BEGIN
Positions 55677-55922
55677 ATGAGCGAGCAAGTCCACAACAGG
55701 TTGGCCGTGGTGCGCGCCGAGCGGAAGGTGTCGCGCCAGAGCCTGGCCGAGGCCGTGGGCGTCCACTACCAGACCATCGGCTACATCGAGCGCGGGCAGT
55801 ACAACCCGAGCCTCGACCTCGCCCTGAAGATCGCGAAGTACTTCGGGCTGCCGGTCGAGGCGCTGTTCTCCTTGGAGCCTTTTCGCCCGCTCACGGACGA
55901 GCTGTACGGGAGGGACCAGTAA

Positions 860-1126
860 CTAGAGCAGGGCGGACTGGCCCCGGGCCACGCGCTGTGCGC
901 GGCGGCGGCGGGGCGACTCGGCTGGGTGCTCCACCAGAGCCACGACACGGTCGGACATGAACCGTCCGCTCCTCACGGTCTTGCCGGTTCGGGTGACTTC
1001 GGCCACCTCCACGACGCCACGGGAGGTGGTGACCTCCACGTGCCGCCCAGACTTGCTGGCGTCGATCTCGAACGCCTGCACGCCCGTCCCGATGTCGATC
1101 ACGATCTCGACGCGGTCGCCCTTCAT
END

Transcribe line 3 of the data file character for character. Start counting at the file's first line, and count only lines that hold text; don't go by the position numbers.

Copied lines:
55701 TTGGCCGTGGTGCGCGCCGAGCGGAAGGTGTCGCGCCAGAGCCTGGCCGAGGCCGTGGGCGTCCACTACCAGACCATCGGCTACATCGAGCGCGGGCAGT